I will be interested to hear anyone's experiences of this and similar technology

15 June 2018
GDPR in action - Bite Sized Chunk Number 3
I thought you might be interested in how we are getting on with the General Data Protection Regulation.

A wise observation at Accountex was that GDPR is a marathon, not a sprint. No-one is in big trouble for not being 100% compliant on Day 1 so there is a no reason to panic, and a motivation for steady improvement. One aspect is paperwork.

16 years ago when we moved to Wood Row, the two upstairs rooms that Chrissie and I use as offices were crammed with paperwork - both past workings and clients' own records. This has naturally declined already to one book-case of clients' records (ready to be returned) and two shelves in a book-case. But even that has now been slimmed from 2 shelves to 4 (mostly empty) boxes. A couple of boxes contained papers that were over 10 years old and which I had not opened for that long - one sensible aim of GDPR is not to hold on to such stuff, so job done.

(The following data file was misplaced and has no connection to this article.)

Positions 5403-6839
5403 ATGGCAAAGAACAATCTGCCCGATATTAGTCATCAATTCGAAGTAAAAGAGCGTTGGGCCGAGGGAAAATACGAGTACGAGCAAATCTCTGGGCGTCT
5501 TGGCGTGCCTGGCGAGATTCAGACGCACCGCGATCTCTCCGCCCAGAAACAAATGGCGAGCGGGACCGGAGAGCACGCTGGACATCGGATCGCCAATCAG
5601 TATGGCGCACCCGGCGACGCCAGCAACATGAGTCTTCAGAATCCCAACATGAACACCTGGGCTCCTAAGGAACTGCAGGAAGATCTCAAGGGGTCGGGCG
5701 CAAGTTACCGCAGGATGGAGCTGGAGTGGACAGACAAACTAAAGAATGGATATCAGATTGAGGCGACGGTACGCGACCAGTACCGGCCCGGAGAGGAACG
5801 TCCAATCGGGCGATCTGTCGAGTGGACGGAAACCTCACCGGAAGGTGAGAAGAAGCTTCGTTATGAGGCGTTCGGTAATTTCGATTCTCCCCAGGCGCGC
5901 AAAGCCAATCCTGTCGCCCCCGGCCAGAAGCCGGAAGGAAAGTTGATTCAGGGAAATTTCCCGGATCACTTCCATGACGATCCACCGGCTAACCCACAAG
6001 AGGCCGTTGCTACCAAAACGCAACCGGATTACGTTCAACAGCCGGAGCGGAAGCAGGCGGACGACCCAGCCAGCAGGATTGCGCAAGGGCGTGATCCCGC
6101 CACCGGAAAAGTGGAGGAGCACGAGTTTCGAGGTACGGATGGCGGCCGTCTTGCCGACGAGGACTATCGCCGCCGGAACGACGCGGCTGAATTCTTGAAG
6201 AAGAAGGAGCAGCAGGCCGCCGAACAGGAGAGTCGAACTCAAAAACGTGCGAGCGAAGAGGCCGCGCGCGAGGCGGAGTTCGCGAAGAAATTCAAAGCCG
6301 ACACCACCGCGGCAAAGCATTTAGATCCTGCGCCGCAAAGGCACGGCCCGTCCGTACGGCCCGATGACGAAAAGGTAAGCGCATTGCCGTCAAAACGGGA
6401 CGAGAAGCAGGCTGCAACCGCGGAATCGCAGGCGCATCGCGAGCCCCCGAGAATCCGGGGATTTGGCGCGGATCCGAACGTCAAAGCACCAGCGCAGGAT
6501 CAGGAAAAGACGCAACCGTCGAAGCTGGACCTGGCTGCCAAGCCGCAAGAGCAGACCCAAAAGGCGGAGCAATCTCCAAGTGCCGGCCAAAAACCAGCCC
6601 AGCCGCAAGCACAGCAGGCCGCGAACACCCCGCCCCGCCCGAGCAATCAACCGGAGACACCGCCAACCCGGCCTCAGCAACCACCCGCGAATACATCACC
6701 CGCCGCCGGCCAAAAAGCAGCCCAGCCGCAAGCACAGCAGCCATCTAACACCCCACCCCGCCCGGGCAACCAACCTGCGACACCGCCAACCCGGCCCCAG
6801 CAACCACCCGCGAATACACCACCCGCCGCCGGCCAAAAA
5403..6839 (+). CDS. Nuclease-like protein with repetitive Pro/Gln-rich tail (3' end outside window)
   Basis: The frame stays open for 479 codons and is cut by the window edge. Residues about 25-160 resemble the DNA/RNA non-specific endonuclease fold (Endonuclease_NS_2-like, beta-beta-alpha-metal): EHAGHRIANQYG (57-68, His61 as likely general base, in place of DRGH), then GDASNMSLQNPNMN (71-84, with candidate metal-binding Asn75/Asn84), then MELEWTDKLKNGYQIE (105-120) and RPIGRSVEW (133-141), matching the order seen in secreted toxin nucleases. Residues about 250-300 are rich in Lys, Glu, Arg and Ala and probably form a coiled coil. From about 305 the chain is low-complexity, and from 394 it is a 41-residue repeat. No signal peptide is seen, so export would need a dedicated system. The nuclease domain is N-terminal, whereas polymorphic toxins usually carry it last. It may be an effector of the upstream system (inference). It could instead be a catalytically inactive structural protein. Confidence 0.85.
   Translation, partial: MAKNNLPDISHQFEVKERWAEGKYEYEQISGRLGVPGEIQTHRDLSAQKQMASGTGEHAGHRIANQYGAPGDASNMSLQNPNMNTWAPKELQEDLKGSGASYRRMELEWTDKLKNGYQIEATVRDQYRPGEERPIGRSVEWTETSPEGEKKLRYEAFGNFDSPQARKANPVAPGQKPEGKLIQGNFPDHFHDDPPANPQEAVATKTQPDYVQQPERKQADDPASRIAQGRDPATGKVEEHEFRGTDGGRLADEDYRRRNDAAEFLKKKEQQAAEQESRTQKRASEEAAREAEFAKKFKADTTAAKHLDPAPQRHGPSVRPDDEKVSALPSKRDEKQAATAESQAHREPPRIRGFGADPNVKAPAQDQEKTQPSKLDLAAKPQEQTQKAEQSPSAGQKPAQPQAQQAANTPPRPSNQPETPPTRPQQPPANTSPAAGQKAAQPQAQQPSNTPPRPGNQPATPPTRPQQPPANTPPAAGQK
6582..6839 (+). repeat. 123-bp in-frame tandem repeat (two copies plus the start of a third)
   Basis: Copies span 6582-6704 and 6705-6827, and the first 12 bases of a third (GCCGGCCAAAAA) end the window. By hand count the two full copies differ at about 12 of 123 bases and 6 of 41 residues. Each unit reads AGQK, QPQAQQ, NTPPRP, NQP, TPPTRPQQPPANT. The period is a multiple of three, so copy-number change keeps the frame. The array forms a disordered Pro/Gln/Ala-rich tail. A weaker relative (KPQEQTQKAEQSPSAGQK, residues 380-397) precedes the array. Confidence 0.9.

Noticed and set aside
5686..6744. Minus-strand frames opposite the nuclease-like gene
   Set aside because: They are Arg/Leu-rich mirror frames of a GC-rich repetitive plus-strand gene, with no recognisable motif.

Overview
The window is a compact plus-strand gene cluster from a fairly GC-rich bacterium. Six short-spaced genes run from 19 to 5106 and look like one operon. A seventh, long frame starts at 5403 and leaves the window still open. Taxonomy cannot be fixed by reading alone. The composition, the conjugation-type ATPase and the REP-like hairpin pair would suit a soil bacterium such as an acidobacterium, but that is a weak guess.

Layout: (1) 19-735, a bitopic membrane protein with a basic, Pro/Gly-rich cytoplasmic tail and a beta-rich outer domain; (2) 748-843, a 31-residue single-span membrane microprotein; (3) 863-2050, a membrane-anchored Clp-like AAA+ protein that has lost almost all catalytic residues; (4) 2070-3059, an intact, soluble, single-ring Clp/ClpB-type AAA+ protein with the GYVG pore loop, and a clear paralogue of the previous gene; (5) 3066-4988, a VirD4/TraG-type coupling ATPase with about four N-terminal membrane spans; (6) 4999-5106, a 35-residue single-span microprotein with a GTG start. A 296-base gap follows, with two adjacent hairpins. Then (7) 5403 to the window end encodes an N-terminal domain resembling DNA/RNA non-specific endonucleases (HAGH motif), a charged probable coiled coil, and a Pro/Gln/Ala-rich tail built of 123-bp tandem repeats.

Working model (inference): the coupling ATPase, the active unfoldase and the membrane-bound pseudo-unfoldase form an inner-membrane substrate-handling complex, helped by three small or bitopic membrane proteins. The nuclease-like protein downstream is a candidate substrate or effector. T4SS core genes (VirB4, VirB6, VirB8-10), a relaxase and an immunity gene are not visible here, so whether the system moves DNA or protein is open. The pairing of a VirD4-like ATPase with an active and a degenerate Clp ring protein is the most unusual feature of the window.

I looked into having other papers professionally scanned - but it was cheaper to replace my trusty Fujitsu sheet feeder with the Epson DS-780N - a wonderful device that whizzes through big piles and saves them as searchable PDFs.

Then we have to keep what remains under lock and key. I had to search the Web for a new lock as the keys for the 28 year old cabinet went astray . We have backup disks locked away elsewhere and passwords on the computers, so our compliance is improving!

22 June 2018
Some updates - Bite Sized Chunk Number 4

GDPR
Just a quick note this week. The Information Commissioner’s Office have now updated their online questionnaire. With this you can see if you need to pay a fee.

The subtle difference is that under the old Data Protection Act you either had to register and pay a fee and be bound by it, or not. These days we all have to follow GDPR, but we may or may not have to pay a fee.

A bloke in a swimming pool told me he had seen Elizabeth Denham (the Information Commissioner) on BBC Breakfast. She said straight out that Clubs and Societies don’t need to worry as people who join know what they are doing. I cannot find it online – did anyone see this?

The most pathetic story I have heard so far is of a Church which will now only pray for the sick by first name as they don't have their GDPR permission! (apparently if someone dies they feel able to pray for the family - by surname, because dead people no longer qualify for 'protection')

A financial safety warning